Collegiate Basketball has the most celebrated one.
Baseball has one with a double-elimination.
Even women’s water polo has it.
I’m obviously talking about playoffs.
Yet college football, the only sporting event in the country that can pack 100,000 people in an open-air stadium in freezing weather in venues from Ann Arbor to Knoxville, doesn’t have something as simple and conclusive as a playoff system.
Instead of having a climactic event along the lines of the Final Four or the Super Bowl, NCAA football has a system in place that is supposed to produce an overall winner, though it has done better at generating controversy and debate before watercoolers and on talk radio.
Granted college football isn’t the NFL. There are 11 conferences in Division I football plus the independents making it impossible for the NCAA to have something as succinct as pro-ball’s post-season set-up. And that’s where the sportswriters and head coaches are supposed to come in to separate the wheat from the chaff, since, the theory goes that a 12-2 team from the mighty Southeastern Conference is superior to an undefeated team from the lowly Mountain West.
There’s nothing like the reality of actually playing out such a match-up to show the folly in making such an absolute assumption.
And that is what we have. A running debate, injustice to athletes striving for on-field excellence and three-dozen or so bowls whose obscure sponsors belie their true significance in the grand scheme of things, since the bowl games mean little further down the Top 25.
To invoke a personal grievance, how is it that Louisiana State University demolished Georgia Tech by a score of 38-3 in the Peach…scratch that though I will get back to this travesty of commercialization…Chick-Fil-A Bowl yet the Tigers didn’t crack the AP 25 while the Yellow Jackets are able to cling to 22nd. If a bowl game does not determine which of the two teams competing is better, than what is the game about?
Aside from money and an ugly trophy, apparently nothing.
And while everyone comprehends footballs’ physical strain that basketball, baseball and, yes, water polo do not have, and thus putting limits on the calendar, there is a better way. And here it is.
1) Go to a ten-game schedule.
2) Start the season earlier.
3) End the meaningless conference championship games and assign this empty distinction via tiebreaker rule or worst-case scenario, recognize co-conference champs.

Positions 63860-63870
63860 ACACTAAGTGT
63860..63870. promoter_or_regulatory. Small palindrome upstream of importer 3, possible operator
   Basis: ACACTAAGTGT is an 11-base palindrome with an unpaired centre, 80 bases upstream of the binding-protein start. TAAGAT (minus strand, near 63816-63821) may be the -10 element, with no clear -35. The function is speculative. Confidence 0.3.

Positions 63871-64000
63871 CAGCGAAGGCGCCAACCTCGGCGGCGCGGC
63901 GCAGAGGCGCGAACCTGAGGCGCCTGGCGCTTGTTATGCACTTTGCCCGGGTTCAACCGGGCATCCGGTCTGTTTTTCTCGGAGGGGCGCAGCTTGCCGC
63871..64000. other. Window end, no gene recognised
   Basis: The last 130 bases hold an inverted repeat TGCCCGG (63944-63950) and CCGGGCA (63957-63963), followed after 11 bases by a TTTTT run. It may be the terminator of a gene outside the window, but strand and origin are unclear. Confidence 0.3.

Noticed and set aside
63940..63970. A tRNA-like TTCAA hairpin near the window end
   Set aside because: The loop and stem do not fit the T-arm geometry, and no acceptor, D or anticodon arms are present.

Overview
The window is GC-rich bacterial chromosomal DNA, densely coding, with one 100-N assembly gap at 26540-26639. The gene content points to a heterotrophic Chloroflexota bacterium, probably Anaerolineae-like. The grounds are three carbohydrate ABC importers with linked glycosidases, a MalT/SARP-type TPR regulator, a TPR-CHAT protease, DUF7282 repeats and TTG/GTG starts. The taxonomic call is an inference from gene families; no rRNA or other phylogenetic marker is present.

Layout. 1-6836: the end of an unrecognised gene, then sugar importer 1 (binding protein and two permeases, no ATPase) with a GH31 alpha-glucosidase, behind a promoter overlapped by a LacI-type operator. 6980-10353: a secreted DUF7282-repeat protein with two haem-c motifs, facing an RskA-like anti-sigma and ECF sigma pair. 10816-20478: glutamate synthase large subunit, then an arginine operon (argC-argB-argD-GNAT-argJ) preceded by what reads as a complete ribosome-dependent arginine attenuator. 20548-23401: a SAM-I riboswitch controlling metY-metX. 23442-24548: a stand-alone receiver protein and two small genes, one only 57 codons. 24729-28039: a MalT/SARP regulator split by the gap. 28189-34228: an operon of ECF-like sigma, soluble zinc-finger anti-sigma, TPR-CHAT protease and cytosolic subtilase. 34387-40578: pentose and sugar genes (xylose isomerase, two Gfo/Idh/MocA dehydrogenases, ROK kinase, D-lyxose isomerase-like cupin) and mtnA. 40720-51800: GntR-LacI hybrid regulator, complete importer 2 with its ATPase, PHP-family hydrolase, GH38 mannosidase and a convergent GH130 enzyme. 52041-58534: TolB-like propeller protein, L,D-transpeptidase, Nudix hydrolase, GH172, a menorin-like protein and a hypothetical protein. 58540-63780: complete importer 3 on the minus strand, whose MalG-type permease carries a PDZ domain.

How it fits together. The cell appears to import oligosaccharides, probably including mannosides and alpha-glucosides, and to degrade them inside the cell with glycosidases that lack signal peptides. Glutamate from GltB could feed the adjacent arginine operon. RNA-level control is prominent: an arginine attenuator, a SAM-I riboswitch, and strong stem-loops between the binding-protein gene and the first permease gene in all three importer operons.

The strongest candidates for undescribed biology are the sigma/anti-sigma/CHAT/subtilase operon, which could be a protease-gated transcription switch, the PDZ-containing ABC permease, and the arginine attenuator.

4) Let the sportswriters and coaches pick the top sixteen teams in the country in a single-elimination tournament.
5) Call those playoff games bowls, thus allowing the parochial Don Fanuccis that run the bowls to wet their beaks in a game that actually means something and thus generating more interest and revenue.
6) The whole exercise would last 4-5 weeks pending the desire of the avaricious NCAA wish to spread things out for money sucking purposes.
7) As a sop to both tradition and the gross commercialization that has trivialized this whole process, make the seven oldest bowl games permanent playoff bowls with the current big four continuing their championship game rotation, allow the next ten oldest to alternate as five playoff bowls every other year while giving each of the new bowls a shot with the remaining three playoff bowls over the course of the cycle. This will also necessitate capping eligible bowls so new bowls don’t keep springing up to take advantage of this inclusion. (The Port Allen Raisin’ Canes Chicken Finger Bowl?)
8) Those bowls that are not part of the playoff system are allowed to keep their contests though the winners of the bowls cannot be ranked in the final standings below the teams they beat in the games.
An added bonus to a playoff system is that college teams would be more likely to
schedule competitive non-conference opponents for their regular season games as a loss in the regular season would not necessarily knock them out of contention for a shot at the national title. Fear of losing one’s season early on keeps this LSU fan from ever having the extreme privilege of seeing his team play at Happy Valley.
Now I am certain for a bevy of reasons, the Bayham System of Collegiate
Football Excellence will be viewed as unworkable, impractical, environmentally unfriendly, etc., etc., etc. However, my playoff theory is far superior to the reality that exists today.
The reason why a playoff system won’t ever come to be is that it requires people relinquishing power and authority, including the bowls, conferences and media. The upshot is that a playoff system would empower the players to determine on their own who is truly the best in lieu of allowing this flawed “League of Nations” system’s manner of determining an overall winner that is heavy on favoritism and light on actual football playing.
And one more thing.
Why the hell are old bowls having their names totally bowdlerized with absolute corporate sponsorship? The Peach Bowl, which started in 1968, no longer exists and is now the Chick-Fil-A Bowl. Not the Chick-Fil-A Peach Bowl, which it was between the years 1998 through 2005. I don’t mind a business that invests heavily in an event to have their name broadcast all over the game but to totally supplant Peach, which is symbolic of the state the game is being played in is classless and undermines tradition. Shall our neighborhood streets one day fall victim to this crass commercialization so that Ferncrest Way is replaced with Taco Tico Trailway in the future? Protect tradition; keep the old names on our public schools and our college bowl games!